Democratic Assembly Speaker Sheldon Silver was released this afternoon on a $200,000 bond after being arrested for wire fraud, mail fraud and extortion—and told reporters outside a federal courthouse he would be vindicated.
“I am happy the issue is coming to be aired in a legal process,” Mr. Silver said in a brief statement from a podium before dozens of reporters. “I am confident that when all the issues are aired I will be vindicated.”
The remarks came immediately after a court hearing and shortly after U.S. Attorney Preet Bharara held a press conference outlining the 35-page, 5-count complaint his office had filed against Mr. Silver, one of the most powerful men in state government.
Mr. Silver stands accused of two schemes in which Mr. Bharara alleges he used his position as Assembly speaker to rake in more than $6 million, which he presented as legitimately earned income for representing or referring clients in real estate or asbestos legal dealings.
After his short statement outside the courthouse, the 70-year-old lawmaker and his attorneys headed for a waiting SUV, pushing through a mob of media and television cameras. Reporters crowded him, asking again what he had to say about the charges against him.
“When they’re aired I will be vindicated,” Mr. Silver repeated.
As reporters pressed further, asking whether he would resign, Mr. Silver’s lawyers kept pushing through the crowd with the speaker as he was jostled by photographers and reporters. Finally, they made their way into the SUV and drove away from the crowd.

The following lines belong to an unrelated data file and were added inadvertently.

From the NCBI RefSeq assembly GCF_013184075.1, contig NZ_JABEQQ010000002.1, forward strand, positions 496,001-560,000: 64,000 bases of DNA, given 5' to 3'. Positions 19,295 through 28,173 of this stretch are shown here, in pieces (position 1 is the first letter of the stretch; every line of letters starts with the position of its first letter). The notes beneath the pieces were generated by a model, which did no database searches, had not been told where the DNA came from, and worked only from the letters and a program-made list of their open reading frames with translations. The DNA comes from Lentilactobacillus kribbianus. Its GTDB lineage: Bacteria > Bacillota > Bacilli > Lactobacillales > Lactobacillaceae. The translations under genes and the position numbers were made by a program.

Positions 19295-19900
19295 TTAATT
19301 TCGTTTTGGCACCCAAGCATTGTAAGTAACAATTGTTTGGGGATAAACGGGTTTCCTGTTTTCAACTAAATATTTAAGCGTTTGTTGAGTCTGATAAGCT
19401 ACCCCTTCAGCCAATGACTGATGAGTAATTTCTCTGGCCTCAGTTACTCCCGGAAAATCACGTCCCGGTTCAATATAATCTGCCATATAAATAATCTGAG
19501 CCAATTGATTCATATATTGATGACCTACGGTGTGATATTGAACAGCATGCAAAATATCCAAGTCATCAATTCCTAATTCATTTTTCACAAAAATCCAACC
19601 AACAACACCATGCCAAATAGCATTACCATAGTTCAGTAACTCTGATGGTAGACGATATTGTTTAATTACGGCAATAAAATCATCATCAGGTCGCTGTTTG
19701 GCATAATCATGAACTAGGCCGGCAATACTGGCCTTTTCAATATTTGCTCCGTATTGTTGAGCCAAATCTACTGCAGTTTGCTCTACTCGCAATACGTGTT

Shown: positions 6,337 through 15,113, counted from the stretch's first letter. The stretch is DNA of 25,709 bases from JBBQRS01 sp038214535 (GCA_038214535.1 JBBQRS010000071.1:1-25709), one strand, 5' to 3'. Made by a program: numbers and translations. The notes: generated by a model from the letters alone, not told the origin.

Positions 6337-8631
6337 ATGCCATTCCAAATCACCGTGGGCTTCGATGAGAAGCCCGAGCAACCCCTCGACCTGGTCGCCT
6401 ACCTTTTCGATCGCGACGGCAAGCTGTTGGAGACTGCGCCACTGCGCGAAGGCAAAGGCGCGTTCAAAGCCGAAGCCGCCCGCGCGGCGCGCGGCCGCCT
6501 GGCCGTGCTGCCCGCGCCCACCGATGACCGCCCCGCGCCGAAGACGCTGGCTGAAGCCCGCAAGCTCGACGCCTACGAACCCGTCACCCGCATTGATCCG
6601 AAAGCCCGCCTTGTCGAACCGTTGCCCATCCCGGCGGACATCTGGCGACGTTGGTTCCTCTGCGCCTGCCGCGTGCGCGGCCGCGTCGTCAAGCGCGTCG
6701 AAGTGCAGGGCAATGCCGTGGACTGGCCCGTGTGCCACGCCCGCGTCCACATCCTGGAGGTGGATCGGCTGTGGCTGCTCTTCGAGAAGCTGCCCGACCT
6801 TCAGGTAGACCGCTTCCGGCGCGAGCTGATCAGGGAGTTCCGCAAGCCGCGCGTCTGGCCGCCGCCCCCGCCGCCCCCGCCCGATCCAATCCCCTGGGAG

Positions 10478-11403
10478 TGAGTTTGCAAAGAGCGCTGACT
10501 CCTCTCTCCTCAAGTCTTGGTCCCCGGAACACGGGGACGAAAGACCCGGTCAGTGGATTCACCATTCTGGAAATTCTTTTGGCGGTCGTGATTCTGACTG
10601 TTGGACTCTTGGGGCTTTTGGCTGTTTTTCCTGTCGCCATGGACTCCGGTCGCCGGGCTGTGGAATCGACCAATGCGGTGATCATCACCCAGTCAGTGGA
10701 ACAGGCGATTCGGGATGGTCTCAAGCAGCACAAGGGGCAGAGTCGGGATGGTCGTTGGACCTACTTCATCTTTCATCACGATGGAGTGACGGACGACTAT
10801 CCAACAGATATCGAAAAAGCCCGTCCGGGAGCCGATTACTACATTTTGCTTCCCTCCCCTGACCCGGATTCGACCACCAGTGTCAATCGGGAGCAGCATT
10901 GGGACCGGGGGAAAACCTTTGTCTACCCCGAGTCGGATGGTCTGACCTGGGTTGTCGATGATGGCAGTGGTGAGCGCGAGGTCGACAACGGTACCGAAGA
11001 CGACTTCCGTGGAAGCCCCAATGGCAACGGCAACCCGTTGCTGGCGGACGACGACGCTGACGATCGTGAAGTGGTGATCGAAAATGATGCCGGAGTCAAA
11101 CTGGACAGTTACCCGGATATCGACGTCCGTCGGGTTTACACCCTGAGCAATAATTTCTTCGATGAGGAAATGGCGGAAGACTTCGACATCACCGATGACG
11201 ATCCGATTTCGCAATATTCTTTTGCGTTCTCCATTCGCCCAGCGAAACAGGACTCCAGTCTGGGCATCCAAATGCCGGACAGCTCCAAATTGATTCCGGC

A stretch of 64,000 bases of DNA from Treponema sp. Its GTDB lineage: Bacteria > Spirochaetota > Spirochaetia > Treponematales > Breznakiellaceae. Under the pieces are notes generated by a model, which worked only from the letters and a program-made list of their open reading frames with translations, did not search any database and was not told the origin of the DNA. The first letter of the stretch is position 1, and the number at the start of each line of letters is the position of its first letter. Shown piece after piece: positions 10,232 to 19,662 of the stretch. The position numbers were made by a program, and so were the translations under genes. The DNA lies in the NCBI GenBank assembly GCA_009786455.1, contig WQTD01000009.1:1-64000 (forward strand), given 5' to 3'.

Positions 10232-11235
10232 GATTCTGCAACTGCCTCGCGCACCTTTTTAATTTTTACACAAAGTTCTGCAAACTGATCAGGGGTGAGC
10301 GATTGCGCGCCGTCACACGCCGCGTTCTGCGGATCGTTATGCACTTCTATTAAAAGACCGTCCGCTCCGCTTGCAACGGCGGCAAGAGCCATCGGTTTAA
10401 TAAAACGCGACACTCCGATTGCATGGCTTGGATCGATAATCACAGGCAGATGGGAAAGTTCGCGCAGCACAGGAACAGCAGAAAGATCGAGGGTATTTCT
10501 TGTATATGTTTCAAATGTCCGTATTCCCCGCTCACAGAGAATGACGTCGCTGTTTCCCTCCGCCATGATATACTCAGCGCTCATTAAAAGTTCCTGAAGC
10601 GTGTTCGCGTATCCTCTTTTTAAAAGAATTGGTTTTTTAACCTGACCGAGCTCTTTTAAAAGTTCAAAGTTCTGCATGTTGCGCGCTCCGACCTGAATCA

Inside the courtroom, Mr. Silver said even less during his short appearance before Chief U.S. Magistrate Judge Frank Maas. He uttered a single word, when asked if he understood the terms of his release on bail: “Yes.”
Mr. Silver was released on a $200,000 personal recognizance bond, which will be co-signed by two other people. Mr. Silver surrendered his passport, and his travel is restricted to the continental United States with advance notice required for trips anywhere other than in New York, New Jersey and Washington, D.C.
Dressed in a dark gray suit with pinstripes, Mr. Silver no longer wore the hat that was perched atop his head when he was photographed this morning, his hands cuffed behind his back, belted into the backseat of a car next to a federal officer. He later held the hat in his hand as he walked out of the courthouse.
The courtroom was packed full of reporters, and a front row was full of sketch artists drawing pictures of Mr. Silver’s brief appearance in federal court, where cameras are not allowed.
At one point, as the judge considered the bail agreement put forward by the government and Mr. Silver, he whispered to his attorneys, cracking a small smile.
The government also asked that Mr. Silver be subject to “regular pre-trial supervision.” Mr. Silver’s attorney, Joel Cohen, argued that was unnecessary considering Mr. Silver’s prominent stature in the community.
“That’s probably overkill,” Judge Maas said of the request for supervision, “so I’m going to decline that.”
Mr. Silver’s next appearance in the court was set for February 23.